Minister for Justice Charlie Flanagan, said the British parliament seems to be reneging on the terms of the Withdrawal Agreement agreed with the European Union.

The House of Commons is to vote this week on British Prime Minister Theresa May's deal, with Eurosceptic MPs warning that without concessions on the backstop from Brussels, it will be defeated on Tuesday.

Speaking on RTÉ's The Week In Politics, Mr Flanagan said it is essential that the backstop remains in order to ensure that if there is a difficulty its assurances can be called upon.

Mr Flanagan said he is not holding his breath in relation to efforts by British Attorney General Geoffrey Cox, who said he is working on an alternative wording for the agreement.

Mr Flanagan also said that the blame game is under way once again in the British media, but added that ultimately the responsibility lies with the UK.

"Ultimately this is the responsibility of the UK, they had agreed certain terms of the agreement," he said.

"They now seem to be reneging on that, residing from that I still think there's time."

Mr Flanagan said Mrs May needs to keep trying to ensure the only deal available is the Withdrawal Agreement which has already been agreed.

He said he would favour a short extension to Article 50, so long as the UK says what the intention behind the extension is.

"The Irish Government wouldn't stand in the way of the extension, but from an EU perspective they need to know what is going to be achieved during that extension," he said.

The European Union's chief Brexit negotiator has said he is not hopeful a deal can be reached before Tuesday's vote in Westminster.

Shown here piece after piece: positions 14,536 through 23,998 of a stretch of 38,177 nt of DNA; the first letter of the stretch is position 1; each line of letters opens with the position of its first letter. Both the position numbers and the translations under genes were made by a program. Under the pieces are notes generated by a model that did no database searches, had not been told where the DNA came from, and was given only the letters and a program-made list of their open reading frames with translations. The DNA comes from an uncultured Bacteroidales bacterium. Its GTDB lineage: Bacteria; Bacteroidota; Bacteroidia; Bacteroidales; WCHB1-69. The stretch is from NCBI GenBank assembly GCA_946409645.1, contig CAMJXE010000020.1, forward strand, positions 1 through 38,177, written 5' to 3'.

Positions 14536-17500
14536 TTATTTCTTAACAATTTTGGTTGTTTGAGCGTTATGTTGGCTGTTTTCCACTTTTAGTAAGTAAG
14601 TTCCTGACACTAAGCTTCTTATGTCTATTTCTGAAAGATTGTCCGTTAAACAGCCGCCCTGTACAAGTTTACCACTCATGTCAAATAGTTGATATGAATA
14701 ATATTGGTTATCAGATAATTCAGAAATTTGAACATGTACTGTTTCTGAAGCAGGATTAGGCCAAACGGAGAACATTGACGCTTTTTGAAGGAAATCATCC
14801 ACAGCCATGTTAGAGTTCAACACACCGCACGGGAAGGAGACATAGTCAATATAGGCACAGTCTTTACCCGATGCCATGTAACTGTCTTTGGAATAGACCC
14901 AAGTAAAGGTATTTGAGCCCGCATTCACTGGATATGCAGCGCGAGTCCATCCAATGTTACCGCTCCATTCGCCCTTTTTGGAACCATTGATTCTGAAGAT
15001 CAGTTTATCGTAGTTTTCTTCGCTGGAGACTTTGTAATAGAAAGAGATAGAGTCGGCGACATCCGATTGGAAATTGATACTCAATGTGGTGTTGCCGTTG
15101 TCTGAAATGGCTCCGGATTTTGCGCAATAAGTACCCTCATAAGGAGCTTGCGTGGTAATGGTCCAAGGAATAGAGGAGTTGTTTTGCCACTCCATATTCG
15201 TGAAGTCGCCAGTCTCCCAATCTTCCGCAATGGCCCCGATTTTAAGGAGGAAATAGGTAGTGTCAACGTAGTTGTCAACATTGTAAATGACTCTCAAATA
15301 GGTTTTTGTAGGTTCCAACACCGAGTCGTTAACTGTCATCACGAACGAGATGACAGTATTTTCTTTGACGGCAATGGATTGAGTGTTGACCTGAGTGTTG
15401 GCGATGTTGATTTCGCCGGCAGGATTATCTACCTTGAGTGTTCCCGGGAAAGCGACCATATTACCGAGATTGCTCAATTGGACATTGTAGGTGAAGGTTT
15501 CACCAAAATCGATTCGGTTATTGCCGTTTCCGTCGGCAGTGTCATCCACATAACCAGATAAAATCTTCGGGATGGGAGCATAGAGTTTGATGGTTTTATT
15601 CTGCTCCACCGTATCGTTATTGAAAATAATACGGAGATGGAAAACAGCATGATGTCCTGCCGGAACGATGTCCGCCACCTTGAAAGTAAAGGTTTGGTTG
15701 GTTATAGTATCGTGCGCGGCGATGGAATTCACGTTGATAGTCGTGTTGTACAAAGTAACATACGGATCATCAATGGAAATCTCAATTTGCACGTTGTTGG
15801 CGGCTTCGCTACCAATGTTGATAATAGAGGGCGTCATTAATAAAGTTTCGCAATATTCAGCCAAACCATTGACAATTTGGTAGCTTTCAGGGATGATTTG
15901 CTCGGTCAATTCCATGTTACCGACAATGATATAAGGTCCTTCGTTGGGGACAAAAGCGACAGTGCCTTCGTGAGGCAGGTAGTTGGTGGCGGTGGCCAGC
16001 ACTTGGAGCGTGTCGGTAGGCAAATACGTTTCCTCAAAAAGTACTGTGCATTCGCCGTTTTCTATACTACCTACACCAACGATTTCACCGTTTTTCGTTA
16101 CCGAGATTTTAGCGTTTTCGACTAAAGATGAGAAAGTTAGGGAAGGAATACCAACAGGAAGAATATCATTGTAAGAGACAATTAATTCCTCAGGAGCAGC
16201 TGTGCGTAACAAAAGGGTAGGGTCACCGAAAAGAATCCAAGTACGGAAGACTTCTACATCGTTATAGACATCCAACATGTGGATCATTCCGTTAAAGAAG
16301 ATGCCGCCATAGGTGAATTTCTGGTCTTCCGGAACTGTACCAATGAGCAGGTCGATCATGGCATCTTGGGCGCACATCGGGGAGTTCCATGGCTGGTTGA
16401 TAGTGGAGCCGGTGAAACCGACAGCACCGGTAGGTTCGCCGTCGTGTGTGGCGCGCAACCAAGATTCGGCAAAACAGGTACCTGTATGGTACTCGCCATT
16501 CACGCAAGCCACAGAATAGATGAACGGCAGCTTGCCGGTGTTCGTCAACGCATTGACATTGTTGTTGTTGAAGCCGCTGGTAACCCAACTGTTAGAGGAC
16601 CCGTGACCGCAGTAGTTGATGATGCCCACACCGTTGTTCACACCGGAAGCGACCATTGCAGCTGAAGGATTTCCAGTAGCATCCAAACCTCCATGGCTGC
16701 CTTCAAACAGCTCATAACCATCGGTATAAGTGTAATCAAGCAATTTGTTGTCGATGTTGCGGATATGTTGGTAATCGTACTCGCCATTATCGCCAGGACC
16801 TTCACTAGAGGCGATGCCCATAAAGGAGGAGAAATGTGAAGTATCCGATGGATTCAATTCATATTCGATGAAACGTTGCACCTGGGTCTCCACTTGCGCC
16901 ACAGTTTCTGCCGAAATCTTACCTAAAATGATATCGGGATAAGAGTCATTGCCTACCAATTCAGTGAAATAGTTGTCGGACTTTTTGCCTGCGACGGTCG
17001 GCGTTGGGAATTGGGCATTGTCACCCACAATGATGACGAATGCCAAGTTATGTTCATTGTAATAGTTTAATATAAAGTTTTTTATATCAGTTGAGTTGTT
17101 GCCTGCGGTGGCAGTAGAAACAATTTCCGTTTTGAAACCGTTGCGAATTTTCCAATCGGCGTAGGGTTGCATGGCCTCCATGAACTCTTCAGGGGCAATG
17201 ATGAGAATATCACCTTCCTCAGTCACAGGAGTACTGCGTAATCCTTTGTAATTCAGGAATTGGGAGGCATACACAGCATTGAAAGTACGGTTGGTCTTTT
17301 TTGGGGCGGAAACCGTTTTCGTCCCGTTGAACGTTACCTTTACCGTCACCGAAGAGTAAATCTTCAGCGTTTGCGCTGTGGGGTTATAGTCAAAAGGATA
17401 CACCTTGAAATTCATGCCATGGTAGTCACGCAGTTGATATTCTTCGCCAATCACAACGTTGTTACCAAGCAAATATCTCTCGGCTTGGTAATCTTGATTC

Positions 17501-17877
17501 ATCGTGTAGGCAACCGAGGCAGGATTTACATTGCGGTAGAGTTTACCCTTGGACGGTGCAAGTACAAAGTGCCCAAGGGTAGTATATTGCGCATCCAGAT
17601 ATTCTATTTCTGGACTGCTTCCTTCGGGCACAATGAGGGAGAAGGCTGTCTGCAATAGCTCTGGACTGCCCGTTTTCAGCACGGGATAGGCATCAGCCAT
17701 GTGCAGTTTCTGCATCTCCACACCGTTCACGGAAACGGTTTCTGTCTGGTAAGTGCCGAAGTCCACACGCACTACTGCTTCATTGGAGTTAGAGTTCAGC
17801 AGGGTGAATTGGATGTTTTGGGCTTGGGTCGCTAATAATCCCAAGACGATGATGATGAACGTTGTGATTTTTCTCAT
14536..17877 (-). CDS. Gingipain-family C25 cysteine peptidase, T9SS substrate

In response to a question on whether he is optimistic that an agreement could be secured before the vote in the House of Commons, Michel Barnier said: "No, we are still working, we are still working." 

He was speaking as he left the Ireland-France Six Nations match at the Aviva Stadium, which he attended with Taoiseach Leo Varadkar and Tánaiste and Minister for Foreign Affairs Simon Coveney.

Meanwhile, Fianna Fáil's Brexit spokesperson Lisa Chambers has said Ireland do not get to take a no-deal Brexit off the table, the UK has to take no-deal off the table.

She said no-deal was always possible and she thinks talks will quickly turn to an extension, but added that she is concerned about how long that extension would be or what it would look like.

Ms Chambers said Denmark, Netherland, Germany and Poland, and possibly Ireland, are supportive of an extension.

However, she added that prospects of extending negotiations for two years are very alarming.

She said Fianna Fáil believes Ireland should support an extension if requested, and as friends of the UK, Ireland should give them that space to avoid crashing out.

A senior member of the DUP has said that Brussels is "denying an opportunity" to come to an agreement on Brexit that is acceptable to both sides. 

Jeffrey Donaldson said that he is now appealing to the Taoiseach to recognise that the concerns around the backstop are "not just for the DUP, but are concerns right across the House of Commons". 

He said the Commons voted by the largest ever majority against a sitting government, voting to reject the Withdrawal Agreement in its current form.

"This is not just a DUP issue, it's an issue for the UK as a whole, and we need to get this right. We want to get it right. We want to avoid a hard border. We want to avoid a no deal but we need Brussels to work with us to reach that accommodation."